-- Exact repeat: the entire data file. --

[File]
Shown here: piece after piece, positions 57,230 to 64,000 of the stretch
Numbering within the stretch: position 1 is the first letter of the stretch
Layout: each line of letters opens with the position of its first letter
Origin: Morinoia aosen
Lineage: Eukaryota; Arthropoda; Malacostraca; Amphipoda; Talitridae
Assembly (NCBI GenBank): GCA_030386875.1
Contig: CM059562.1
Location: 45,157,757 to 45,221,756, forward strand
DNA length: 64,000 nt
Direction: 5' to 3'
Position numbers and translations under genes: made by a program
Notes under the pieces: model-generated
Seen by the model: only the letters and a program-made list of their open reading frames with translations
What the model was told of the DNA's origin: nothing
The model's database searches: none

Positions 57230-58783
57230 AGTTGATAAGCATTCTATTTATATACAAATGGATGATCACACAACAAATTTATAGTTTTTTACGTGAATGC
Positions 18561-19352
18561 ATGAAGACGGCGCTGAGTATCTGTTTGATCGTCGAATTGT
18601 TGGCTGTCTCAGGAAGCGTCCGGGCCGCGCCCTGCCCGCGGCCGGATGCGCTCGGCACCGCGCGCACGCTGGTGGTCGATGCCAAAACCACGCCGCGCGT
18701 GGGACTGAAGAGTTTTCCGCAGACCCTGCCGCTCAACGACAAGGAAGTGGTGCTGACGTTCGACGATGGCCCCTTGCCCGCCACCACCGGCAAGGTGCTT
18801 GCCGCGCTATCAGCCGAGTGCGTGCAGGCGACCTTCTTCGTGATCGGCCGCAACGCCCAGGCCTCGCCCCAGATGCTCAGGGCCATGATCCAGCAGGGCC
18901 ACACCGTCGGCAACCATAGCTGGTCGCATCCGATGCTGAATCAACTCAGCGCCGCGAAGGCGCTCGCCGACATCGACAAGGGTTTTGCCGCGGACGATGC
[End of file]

Shown here: piece after piece, positions 57,230 to 64,000 of the stretch
Numbering within the stretch: position 1 is the first letter of the stretch
Layout: each line of letters opens with the position of its first letter
Origin: Morinoia aosen
Lineage: Eukaryota; Arthropoda; Malacostraca; Amphipoda; Talitridae
Assembly (NCBI GenBank): GCA_030386875.1
Contig: CM059562.1
Location: 45,157,757 to 45,221,756, forward strand
DNA length: 64,000 nt
Direction: 5' to 3'
Position numbers and translations under genes: made by a program
Notes under the pieces: model-generated
Seen by the model: only the letters and a program-made list of their open reading frames with translations
What the model was told of the DNA's origin: nothing
The model's database searches: none

Positions 57230-58783
57230 AGTTGATAAGCATTCTATTTATATACAAATGGATGATCACACAACAAATTTATAGTTTTTTACGTGAATGC
Positions 18561-19352
18561 ATGAAGACGGCGCTGAGTATCTGTTTGATCGTCGAATTGT
18601 TGGCTGTCTCAGGAAGCGTCCGGGCCGCGCCCTGCCCGCGGCCGGATGCGCTCGGCACCGCGCGCACGCTGGTGGTCGATGCCAAAACCACGCCGCGCGT
18701 GGGACTGAAGAGTTTTCCGCAGACCCTGCCGCTCAACGACAAGGAAGTGGTGCTGACGTTCGACGATGGCCCCTTGCCCGCCACCACCGGCAAGGTGCTT
18801 GCCGCGCTATCAGCCGAGTGCGTGCAGGCGACCTTCTTCGTGATCGGCCGCAACGCCCAGGCCTCGCCCCAGATGCTCAGGGCCATGATCCAGCAGGGCC
18901 ACACCGTCGGCAACCATAGCTGGTCGCATCCGATGCTGAATCAACTCAGCGCCGCGAAGGCGCTCGCCGACATCGACAAGGGTTTTGCCGCGGACGATGC